In my brief bio here, I say “I identify as a young remarried widow.”
I use “I identify” because this is how transgendered people speak. Postmodern as it sounds, the words should tell you, not that I made a choice, but what I really feel in my heart and what I know to be true. I use trans language out of respect so no matter how I edit the blurb, I’d like to keep this phrasing.
I say “young” because, even with all my gray hair, my issues are different from those of older grieving folks. While I enjoy meeting those folks, I find true sisterhood (or brotherhood) with grieving people around my age, especially if, like me, they are raising young children.
My dual identity as both “widowed” and “remarried” makes me complicated, like my trans friends. Even though you can finally select relationship status “widowed” on Facebook, you can’t choose two statuses.
But it’s also the thing I hear the most from readers: a bunch of you have told me you love hearing that grieving doesn’t disappear and that loss can be compatible with joy. Widows are “in between” in about a dozen ways. They are glad that someone who’s been there says you can arrive at chapter two without leaving chapter one behind. It’s easier to take on a transition if you know it’ll take a long time and there’s no easy way out.
OTOH -- two statuses?-- I could be asking for too much. I have never been accused of being realistic. Mr. Fresh says he hears my dissatisfactions as the result of rising expectations and that this is a powerful force: in fact it was one of the factors responsible for the French Revolution. I acknowledge, with gratitude, that he’s right. I’ve come so far.
But society also expects me to play a public role as a widow, and as my kid's married Mom. Why has it been so hard for me to announce my wedding? Unlike many widows, I haven’t hesitated to tell people I’ve “moved on” romantically.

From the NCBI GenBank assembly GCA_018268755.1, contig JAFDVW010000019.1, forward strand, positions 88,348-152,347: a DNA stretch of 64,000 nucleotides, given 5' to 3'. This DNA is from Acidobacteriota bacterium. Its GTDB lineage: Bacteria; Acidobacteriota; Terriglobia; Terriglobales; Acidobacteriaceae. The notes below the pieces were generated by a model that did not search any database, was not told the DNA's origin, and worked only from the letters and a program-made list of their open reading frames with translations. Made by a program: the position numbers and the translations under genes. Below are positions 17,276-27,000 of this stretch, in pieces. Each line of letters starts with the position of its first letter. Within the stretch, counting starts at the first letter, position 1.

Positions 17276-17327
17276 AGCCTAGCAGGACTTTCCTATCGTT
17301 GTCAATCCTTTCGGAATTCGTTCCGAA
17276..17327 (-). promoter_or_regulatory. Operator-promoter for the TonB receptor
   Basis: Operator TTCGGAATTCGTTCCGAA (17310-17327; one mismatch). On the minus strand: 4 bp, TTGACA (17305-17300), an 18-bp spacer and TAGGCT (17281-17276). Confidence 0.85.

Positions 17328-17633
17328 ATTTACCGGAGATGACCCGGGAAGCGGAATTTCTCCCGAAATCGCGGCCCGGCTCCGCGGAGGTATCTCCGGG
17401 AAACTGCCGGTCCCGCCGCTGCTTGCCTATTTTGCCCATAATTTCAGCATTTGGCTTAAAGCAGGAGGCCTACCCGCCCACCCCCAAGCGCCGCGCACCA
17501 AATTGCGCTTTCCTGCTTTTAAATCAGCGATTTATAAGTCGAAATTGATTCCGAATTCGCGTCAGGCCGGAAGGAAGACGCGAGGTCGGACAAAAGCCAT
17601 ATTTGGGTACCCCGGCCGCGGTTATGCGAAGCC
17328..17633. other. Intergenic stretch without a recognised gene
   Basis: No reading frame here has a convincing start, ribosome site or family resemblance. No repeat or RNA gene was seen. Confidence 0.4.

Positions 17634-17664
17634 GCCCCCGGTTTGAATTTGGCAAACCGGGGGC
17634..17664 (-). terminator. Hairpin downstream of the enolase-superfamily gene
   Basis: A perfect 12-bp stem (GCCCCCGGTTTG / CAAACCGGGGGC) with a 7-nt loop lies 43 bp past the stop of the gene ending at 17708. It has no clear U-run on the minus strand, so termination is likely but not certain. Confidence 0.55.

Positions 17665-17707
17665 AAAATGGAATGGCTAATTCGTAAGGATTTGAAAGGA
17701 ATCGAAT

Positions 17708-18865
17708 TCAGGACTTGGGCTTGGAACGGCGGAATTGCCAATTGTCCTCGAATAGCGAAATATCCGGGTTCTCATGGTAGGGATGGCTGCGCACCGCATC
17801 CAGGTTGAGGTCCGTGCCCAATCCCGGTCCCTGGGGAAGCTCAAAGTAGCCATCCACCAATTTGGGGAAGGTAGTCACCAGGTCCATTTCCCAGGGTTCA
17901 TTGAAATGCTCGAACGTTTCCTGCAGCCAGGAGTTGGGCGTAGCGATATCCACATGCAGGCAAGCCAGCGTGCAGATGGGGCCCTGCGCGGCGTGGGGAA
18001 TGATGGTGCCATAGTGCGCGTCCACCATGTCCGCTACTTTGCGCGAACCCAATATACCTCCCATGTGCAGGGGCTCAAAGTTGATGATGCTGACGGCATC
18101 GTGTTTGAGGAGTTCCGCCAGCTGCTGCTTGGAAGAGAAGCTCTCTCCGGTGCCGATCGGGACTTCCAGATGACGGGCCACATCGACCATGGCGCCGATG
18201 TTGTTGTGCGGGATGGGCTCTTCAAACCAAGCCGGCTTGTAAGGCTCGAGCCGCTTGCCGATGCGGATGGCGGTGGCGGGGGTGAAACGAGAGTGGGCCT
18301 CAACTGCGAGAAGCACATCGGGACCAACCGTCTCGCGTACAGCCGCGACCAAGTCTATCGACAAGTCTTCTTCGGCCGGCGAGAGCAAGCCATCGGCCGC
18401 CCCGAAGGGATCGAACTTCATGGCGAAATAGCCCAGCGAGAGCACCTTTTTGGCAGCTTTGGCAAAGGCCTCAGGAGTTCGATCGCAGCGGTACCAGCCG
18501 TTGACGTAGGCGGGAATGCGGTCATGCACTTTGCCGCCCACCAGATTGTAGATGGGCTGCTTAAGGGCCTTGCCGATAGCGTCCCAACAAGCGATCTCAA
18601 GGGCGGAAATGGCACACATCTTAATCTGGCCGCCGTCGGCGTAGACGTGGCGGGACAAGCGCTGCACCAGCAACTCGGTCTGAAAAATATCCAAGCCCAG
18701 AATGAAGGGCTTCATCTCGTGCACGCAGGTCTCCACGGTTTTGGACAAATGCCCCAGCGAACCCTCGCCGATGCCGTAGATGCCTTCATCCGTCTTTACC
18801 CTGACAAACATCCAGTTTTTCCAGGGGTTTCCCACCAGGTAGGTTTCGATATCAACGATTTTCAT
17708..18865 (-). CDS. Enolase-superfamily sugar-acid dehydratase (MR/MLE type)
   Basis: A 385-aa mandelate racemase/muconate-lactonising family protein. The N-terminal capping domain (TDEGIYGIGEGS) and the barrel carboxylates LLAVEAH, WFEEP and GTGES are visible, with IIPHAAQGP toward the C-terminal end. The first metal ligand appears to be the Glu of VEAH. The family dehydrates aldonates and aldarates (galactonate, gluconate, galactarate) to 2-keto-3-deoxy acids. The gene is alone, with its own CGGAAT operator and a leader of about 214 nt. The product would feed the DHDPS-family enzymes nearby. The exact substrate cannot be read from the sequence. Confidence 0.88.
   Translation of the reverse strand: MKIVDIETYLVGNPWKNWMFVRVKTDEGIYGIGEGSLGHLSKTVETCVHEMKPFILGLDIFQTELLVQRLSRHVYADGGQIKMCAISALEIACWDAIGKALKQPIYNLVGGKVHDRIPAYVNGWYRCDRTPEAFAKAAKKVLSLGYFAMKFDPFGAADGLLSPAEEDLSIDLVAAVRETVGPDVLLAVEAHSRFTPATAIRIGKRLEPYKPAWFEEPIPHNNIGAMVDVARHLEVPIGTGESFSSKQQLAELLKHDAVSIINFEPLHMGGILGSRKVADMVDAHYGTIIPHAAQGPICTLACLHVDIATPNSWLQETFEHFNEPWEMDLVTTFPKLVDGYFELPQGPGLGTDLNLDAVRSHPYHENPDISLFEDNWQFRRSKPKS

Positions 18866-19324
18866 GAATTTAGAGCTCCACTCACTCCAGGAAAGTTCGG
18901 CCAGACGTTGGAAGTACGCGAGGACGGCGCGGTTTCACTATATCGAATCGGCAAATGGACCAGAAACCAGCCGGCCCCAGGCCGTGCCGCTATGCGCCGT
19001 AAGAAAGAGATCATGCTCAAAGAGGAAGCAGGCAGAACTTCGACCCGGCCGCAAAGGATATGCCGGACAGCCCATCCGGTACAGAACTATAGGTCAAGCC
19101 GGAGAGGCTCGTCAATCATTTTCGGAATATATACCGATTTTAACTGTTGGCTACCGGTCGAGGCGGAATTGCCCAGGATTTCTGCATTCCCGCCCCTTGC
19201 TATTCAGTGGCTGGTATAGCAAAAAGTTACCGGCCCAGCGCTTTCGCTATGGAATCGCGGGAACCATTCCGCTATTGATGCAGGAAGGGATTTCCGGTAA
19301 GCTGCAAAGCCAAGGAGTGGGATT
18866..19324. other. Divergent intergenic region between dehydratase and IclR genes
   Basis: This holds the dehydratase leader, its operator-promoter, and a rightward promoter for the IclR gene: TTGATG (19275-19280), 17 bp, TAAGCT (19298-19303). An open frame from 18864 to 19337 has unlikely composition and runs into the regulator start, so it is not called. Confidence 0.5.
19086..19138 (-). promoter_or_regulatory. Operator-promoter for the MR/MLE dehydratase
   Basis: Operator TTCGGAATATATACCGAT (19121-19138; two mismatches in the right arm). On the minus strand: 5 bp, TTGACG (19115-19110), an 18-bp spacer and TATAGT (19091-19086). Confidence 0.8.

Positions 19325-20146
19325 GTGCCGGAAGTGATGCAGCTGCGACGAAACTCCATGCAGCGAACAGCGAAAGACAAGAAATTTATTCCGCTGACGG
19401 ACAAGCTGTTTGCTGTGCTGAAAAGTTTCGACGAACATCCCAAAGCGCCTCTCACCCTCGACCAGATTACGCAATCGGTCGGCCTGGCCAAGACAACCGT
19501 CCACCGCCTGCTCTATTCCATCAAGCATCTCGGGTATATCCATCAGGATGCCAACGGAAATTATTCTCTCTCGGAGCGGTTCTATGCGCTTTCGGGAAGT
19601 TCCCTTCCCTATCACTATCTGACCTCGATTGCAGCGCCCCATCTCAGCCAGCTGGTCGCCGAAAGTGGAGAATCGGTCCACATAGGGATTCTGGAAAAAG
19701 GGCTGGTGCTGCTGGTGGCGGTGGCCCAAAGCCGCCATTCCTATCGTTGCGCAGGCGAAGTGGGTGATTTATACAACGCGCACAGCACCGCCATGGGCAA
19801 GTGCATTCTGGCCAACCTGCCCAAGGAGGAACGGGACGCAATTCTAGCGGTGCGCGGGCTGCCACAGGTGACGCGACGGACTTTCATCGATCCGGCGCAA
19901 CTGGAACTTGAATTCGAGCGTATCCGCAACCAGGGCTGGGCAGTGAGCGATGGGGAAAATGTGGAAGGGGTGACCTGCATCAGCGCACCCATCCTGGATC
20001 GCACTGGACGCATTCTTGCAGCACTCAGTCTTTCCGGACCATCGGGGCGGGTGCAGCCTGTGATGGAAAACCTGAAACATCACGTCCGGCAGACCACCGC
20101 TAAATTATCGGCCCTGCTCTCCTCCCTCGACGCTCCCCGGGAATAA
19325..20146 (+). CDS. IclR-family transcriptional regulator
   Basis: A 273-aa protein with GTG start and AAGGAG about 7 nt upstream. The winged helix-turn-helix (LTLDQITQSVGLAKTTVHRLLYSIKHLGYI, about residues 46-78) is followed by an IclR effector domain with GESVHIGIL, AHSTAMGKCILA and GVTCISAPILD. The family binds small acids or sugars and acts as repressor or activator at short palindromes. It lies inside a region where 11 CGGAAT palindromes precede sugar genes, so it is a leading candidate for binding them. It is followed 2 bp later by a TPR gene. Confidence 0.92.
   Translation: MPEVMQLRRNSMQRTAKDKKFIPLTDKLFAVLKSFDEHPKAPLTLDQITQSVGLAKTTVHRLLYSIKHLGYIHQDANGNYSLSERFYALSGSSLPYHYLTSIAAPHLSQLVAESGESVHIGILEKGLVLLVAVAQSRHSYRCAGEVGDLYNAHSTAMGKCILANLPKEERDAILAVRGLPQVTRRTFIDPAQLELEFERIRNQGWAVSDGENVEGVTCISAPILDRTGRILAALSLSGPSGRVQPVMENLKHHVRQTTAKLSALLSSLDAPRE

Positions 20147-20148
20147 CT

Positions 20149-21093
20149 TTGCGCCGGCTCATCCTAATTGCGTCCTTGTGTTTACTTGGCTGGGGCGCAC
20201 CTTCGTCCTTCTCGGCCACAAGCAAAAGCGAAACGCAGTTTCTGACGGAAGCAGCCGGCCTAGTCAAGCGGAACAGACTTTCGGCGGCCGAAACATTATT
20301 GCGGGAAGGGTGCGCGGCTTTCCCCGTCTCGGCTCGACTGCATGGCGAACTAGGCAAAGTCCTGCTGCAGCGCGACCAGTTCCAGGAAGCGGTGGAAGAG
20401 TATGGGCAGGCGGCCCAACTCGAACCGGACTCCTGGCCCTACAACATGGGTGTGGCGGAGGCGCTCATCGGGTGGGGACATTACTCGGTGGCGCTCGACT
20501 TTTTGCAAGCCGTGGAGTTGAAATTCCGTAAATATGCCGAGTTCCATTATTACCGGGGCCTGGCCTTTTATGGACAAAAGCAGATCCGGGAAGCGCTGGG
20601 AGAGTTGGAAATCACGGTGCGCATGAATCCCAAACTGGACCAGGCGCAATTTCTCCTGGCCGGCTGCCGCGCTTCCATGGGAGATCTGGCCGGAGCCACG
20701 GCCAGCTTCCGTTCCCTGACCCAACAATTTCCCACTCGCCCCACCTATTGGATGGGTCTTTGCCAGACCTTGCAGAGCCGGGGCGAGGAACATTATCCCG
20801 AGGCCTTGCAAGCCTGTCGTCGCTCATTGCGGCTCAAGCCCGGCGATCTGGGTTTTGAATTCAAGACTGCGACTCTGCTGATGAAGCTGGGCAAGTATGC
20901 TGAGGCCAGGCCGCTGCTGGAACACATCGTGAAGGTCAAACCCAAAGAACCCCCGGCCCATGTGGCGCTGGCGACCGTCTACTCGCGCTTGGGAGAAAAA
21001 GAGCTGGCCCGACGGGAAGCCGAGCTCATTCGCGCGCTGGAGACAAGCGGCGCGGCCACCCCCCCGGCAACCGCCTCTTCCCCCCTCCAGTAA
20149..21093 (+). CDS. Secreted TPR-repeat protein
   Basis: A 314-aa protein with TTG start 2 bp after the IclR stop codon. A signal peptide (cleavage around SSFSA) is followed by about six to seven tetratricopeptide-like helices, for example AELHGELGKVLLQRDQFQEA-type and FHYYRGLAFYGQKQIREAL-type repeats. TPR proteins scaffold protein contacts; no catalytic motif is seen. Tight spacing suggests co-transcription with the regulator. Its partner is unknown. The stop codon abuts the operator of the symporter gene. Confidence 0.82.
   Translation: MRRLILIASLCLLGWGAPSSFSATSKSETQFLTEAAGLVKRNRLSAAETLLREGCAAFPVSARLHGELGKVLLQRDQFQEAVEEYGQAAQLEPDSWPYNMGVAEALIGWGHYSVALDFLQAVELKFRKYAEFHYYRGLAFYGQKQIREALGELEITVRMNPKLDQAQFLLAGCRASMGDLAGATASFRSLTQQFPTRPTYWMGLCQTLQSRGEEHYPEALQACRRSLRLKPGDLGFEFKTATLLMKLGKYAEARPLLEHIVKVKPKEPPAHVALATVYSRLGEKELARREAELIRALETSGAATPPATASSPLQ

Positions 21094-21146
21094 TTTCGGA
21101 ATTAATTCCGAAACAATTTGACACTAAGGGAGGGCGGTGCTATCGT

I eloped partially out of hostility. I refused to vet the man who was to become Mr. Fresh with family or friends. I challenged my beloved minister by asking her to marry us before she herself got married, even though she’d announced her engagement months prior (and then I requested a reading she hates). In the back of my mind, I didn’t want to let my community off the hook of caring for us, to hear them exhale with relief that we’d be okay without their help. And I didn't want to let go of the hard stuff, the tough part, either.
But maybe I’m over that. At least I can see the pattern, hear the little voice inside me. In truth, I know most of our circle smiled big and wanted the best for us. Whenever I told someone I was dating I heard genuine happiness for me and, from married Moms, vicarious excitement. In actual fact, my communities and families have held me pretty well.
I feel ready for the bona fides. Maybe once everything’s out it won’t look so complicated.
A printed announcement:
With Short Stack Fresh,
Supa Dupa Fresh and Marshall Fresh
Take great pleasure in announcing
Their union in marriage,
December 10, 2008.
The family will reside at Xxxxxxxxx.
A celebration is planned for spring 2010.
An alumni note:
Supa Dupa Fresh married Marshall Fresh on December 10, 008. They live in Sprawling Suburb with Supa’s 5-year-old daughter, Short Stack. Supa was widowed in 2006.
Note to alumni editor: please let me review any changes to this text. I don’t want anyone to think I was divorced.
And with those, I realize I owe the world more formality: I never sent Gavin’s death announcements to his alumni publications.
Gavin O’Shaunnessy, class of 1968, passed away on June 2, 2006. O’Shaunnessy’s artwork lives on in many public and private collections. He is represented by the BigDeal Gallery in SmallCity. He received ThisSchool’s Distinguished Alumnus award in 1996. He is survived by his wife, Supa Dupa Fresh, and their daughter, Short Stack.
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